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Thursday, November 15, 2018
UNITED NATIONS, Feb 7 2013 (IPS) - The “drone”, one of the eminently controversial lethal weapons deployed by the United States in its war against terrorism, is obviously a dirty word in the U.N. lexicon.
So when Under-Secretary-General for Peacekeeping Operations Herve Ladsous was asked about U.N. plans to use drones in the Democratic Republic of Congo (DRC), he demurred.
“I would not use the word drones,” he told reporters Wednesday, opting for a military euphemism: “unmanned aerial vehicles” (UAVs).
Ladsous said the United Nations plans to use “unarmed UAVs” only for surveillance purposes – but with the express permission of the government of DRC and neighbouring countries.
“We will see how this experiment works,” he said, adding that the United Nations will be “open” to sharing whatever intelligence it gathers with regional bodies in Africa, besides U.N. force commanders on the ground.
The “green light” for the use of unarmed drones in DRC – a country battling a violent insurgency – was given by the 15-member Security Council last November, and is aimed at monitoring the movement of armed groups by the 17,500-strong U.N. Organisation Stabilisation Mission in DRC (MONUSCO).
But some U.N. diplomats fear that U.N. drones may eventually be armed, if and when the conflict in DRC takes a turn for the worse.
The drones used by the United States are fully armed and have resulted in the killings of both suspected terrorists and civilians in countries such as Afghanistan, Pakistan, Somalia, and Yemen.
According to published reports, more than 40 countries either deploy or manufacture drones.
Larry Dickerson, defence systems analyst at Forecast International, a U.S. defence marketing research firm, told IPS that besides the United States, there is a very long list of countries manufacturing these UAVs.
These countries include U.K., Israel, France, Germany, Poland, Czech Republic, Canada, Greece, Bulgaria, Spain, Italy, Russia, China, South Korea, Austria, India, South Africa, Japan and Singapore.
Ben Emmerson, a British lawyer and U.N. special rapporteur for human rights and counterterrorism, is in the process of preparing an investigative report on the use of drones.
He is focusing on 25 drone strikes, specifically in Afghanistan, Pakistan, Yemen, Somalia, and the Palestinian territories (by Israeli drones), where these attacks have reportedly resulted in civilian deaths.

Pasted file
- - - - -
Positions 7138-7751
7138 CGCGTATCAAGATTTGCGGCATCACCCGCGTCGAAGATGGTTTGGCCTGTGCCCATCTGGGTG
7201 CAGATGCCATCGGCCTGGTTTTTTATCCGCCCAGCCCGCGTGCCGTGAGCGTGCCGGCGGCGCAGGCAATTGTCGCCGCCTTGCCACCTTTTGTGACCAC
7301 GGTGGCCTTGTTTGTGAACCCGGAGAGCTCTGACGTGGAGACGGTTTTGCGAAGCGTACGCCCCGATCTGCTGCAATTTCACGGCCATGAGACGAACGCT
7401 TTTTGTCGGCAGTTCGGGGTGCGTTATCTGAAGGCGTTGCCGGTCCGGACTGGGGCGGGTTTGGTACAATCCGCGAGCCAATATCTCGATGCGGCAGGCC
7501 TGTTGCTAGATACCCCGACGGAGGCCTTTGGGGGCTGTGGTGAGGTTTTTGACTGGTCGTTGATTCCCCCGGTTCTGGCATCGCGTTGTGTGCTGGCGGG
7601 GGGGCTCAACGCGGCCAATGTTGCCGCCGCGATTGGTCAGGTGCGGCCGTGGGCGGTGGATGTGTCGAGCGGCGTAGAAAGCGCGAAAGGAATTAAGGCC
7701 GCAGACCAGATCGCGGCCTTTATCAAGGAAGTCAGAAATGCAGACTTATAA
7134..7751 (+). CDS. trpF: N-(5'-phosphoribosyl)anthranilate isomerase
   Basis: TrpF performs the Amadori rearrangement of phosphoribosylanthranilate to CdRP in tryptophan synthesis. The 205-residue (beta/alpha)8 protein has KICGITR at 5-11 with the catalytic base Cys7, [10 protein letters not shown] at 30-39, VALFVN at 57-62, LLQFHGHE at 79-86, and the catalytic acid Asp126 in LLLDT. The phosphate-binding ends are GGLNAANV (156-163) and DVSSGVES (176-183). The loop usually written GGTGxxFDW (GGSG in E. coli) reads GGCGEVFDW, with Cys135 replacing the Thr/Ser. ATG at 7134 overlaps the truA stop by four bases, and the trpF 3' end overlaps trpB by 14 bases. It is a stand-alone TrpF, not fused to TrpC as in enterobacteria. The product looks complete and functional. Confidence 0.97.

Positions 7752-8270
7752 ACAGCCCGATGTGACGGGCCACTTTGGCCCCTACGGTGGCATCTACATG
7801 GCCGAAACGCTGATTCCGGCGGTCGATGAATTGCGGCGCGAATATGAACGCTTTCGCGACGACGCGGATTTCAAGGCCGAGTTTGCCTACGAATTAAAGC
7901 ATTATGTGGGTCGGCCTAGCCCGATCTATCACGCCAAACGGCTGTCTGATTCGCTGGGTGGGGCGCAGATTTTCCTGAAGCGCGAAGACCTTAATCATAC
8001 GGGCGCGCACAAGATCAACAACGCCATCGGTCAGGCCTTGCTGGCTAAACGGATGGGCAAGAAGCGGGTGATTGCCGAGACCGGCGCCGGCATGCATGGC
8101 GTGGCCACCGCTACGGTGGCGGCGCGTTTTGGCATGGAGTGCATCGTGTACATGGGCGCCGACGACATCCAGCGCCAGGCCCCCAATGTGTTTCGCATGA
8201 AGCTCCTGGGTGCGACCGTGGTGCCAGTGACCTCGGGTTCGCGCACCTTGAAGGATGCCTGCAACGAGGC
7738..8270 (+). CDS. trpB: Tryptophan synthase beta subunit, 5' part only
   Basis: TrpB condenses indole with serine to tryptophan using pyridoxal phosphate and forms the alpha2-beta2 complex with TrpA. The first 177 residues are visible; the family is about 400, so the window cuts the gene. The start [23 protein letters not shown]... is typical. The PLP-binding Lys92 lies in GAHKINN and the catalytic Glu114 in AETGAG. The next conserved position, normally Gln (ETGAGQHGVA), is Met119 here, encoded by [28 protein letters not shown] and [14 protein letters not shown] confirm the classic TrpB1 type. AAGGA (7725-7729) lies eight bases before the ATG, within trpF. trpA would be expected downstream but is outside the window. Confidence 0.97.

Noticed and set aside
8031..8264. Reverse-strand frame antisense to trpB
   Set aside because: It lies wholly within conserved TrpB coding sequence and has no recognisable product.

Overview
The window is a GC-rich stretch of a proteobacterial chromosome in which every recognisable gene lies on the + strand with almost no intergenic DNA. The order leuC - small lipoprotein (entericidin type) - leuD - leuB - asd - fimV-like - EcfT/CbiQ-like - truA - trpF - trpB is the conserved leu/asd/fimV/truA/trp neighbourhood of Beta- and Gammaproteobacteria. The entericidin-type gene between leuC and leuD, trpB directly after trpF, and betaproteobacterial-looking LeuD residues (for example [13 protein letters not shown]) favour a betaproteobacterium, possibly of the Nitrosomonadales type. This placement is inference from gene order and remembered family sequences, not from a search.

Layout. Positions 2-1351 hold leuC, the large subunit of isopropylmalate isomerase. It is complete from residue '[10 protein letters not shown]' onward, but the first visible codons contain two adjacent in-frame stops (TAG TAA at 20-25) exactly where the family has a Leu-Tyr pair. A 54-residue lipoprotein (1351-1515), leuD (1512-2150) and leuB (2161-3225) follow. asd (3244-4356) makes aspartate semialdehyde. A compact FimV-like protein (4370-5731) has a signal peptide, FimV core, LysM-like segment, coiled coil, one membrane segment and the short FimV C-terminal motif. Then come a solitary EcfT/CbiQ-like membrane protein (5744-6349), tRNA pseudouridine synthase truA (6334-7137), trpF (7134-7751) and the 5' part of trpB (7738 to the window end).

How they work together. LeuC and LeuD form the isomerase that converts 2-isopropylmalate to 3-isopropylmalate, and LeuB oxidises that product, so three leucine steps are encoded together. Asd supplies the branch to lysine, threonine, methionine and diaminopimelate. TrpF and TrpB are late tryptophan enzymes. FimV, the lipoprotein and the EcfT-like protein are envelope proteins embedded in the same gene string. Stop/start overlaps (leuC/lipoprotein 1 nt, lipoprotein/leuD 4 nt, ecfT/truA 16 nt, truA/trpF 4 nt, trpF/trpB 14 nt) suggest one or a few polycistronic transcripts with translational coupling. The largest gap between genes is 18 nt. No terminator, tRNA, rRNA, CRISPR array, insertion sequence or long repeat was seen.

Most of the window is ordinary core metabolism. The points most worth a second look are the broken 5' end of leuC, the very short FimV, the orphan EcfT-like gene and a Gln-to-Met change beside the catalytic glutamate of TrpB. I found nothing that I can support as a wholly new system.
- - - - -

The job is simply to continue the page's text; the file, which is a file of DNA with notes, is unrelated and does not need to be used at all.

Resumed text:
The report is expected to be presented to the General Assembly next October or November.
Secretary-General Ban Ki-moon has already expressed “concern” on the use of armed drones for targeted killings, “as it raises questions about compliance with the fundamental principle of distinction between combatants and non-combatants.”
Associate U.N. spokesman Farhan Haq told reporters last month that drone attacks have also reportedly caused “substantial casualties, raising questions about the ability to ensure full compliance with the principle of proportionality”.
He said the secretary-general has asked relevant member states to be transparent about the circumstances in which drones are used, and the means by which they ensure that attacks involving drones comply with international law.
According to Amnesty International, there have been more than 300 drone strikes in Pakistan alone over the last few years, which have killed both civilians as well as suspected militants.
Responding to a report that the administration of President Barack Obama was finalising guidelines for “targeted killings” by drones, Susan Lee, Amnesty’s Americas programme director, said bluntly: “There already exists a rulebook for these issues: it is called international law.”
Any policy on so-called targeted killings by the U.S. government, she said, should not only be fully disclosed, but must comply with international law.
To date, the justifications publicly offered by senior Obama administration officials have shown only that U.S. government policy appears to permit extrajudicial executions in violation of international law, Lee added.
Asked how far behind are China and Russia in deploying drones in conflict situations, Dickerson told IPS that both countries are increasing their UAV inventories, “but remain far behind the United States in terms of numbers fielded and the sophistication of these systems.”
“Neither have the battlefield experience in the operation of UAVs that the U.S. military gained over the last 10 years,” he said.
Dickerson also said that the United States has the largest market share and produces more UAVs than any other country in the world.
He said the worldwide market for UAVs is worth a staggering 70.9 billion dollars over the next 10 years: 39.2 billion dollars related to the production of these systems; 28.7 billion dollars for research and development spending; and around 3.0 billion dollars for UAV services contracts.
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